Jim Moore (from left), Tad Nagaki, Stanley Staiger, and Ray Hanchulak in August 1945. The men were part of a commando group that one month later rescued 1,400 POWs from a prison camp in China.
Jim Moore (from left), Tad Nagaki, Stanley Staiger, and Ray Hanchulak in August 1945. The men were part of a commando group that one month later rescued 1,400 POWs from a prison camp in China. AP
Sixteen million men and women served in uniform during World War II. Today, 1.2 million are still alive, but hundreds of those vets are dying every day. In honor of Memorial Day, NPR's All Things Considered is remembering some of the veterans who have died this year.
"Tad Nagaki was a gentle, quiet farmer," says Mary Previte, a retired New Jersey legislator and former captive of the Japanese during World War II. That quiet farmer, who did extraordinary things, died in April at the age of 93 at his grandson's Colorado home.
With her siblings and separated from her missionary parents, Previte spent nearly three years in the harsh conditions of a prison camp in China during the war.
Tadashi "Tad" Nagaki was among her rescuers. Previte was 12 at the time and never forgot him. More than a half-century after the war, she tracked Nagaki down and learned more about his life.
Nagaki, a Japanese-American, grew up on a family farm in Alliance, Neb. After the war, he went back to Alliance to farm corn, beans and sugar beets.
Courtesy of Mary Previte
After serving in World War II, Tad Nagaki returned to Nebraska to farm corn, beans and sugar beets.
After serving in World War II, Tad Nagaki returned to Nebraska to farm corn, beans and sugar beets. Courtesy of Mary Previte
Previte says Nagaki was drafted into the U.S. Army in 1941, just before Pearl Harbor was attacked. He was 21 at the time and stationed at Fort Monmouth, N.J.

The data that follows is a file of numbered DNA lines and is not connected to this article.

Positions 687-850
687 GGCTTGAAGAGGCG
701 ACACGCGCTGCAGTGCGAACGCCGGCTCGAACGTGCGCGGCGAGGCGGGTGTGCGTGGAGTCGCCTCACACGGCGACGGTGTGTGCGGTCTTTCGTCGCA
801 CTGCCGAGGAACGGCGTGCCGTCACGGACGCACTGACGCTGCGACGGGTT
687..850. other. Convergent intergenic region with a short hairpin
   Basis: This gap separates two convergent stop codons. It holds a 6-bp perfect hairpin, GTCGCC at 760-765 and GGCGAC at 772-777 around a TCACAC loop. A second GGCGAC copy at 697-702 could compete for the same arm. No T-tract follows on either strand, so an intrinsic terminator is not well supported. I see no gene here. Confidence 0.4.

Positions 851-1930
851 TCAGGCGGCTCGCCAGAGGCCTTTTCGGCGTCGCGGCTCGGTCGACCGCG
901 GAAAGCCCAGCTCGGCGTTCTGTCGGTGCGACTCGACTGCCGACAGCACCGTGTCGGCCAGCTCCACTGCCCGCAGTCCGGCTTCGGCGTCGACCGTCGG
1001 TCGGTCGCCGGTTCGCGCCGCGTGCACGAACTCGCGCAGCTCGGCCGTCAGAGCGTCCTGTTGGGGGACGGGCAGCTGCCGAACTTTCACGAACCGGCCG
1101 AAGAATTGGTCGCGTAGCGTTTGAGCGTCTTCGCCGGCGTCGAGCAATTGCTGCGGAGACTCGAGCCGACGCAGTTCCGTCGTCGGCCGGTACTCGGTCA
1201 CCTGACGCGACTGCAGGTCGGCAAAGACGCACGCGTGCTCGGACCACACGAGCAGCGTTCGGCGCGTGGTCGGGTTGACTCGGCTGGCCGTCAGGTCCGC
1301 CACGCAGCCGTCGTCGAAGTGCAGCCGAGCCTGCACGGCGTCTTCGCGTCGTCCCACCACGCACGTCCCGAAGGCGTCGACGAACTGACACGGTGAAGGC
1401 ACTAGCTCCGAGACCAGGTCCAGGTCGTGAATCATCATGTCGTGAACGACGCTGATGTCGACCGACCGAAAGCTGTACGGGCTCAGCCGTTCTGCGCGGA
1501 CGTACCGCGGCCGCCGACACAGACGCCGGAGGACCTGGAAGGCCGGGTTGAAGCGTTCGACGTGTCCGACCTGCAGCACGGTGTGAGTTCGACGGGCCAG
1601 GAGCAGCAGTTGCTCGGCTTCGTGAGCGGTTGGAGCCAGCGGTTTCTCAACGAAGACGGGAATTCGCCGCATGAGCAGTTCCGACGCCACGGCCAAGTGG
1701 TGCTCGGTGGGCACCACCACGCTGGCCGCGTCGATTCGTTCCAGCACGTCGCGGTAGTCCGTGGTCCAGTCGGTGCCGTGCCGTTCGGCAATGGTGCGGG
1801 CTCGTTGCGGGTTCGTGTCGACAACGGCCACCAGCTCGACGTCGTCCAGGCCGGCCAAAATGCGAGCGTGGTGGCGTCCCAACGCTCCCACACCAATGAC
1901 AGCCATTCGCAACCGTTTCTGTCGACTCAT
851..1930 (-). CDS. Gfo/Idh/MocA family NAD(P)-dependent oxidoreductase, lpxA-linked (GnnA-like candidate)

When the U.S. entered the war, Nagaki wanted to join the fight. But when he asked if he could be an airman, Previte says, "he got a letter from his commander in Fort Monmouth that said, 'No, [he] could not be an airman,' because he was Japanese-American."
Instead, Nagaki was sent to another base and given mundane tasks like landscaping. But Nagaki and other Japanese-American GIs wanted to do more. They asked repeatedly what they could do to join a combat unit, Previte says, but for two years, "they kept being turned down."
Finally, the War Department realized it needed Japanese-speakers for intelligence work. The Office of Strategic Services selected a handful of them to serve in China and Burma — including Nagaki.
The war had just officially ended when Nagaki's OSS team parachuted into the camp where Previte and about 1,500 others had been held. Although the emperor had surrendered a few days earlier, the Japanese camp guards raised their guns when they saw the Americans descending. But no shots were fired and they handed their guns over to the Americans.
The rescue brought elation to the camp, Previte recalls. "Everyone was berserk," she says. "I mean, out of their minds pandemonium. People laughing, weeping, dancing."
Nagaki and the other American rescuers were followed around by the freed prisoners wherever they went, Previte says. "One lady cut off a piece of his hair so she could have it for a souvenir."
Previte says Nagaki told her he didn't want to be known as a hero. He said he did what any American would have done. But Previte gives him higher praise.
"Tad Nagaki was an American hero and I can never say enough 'thank yous,' " she says.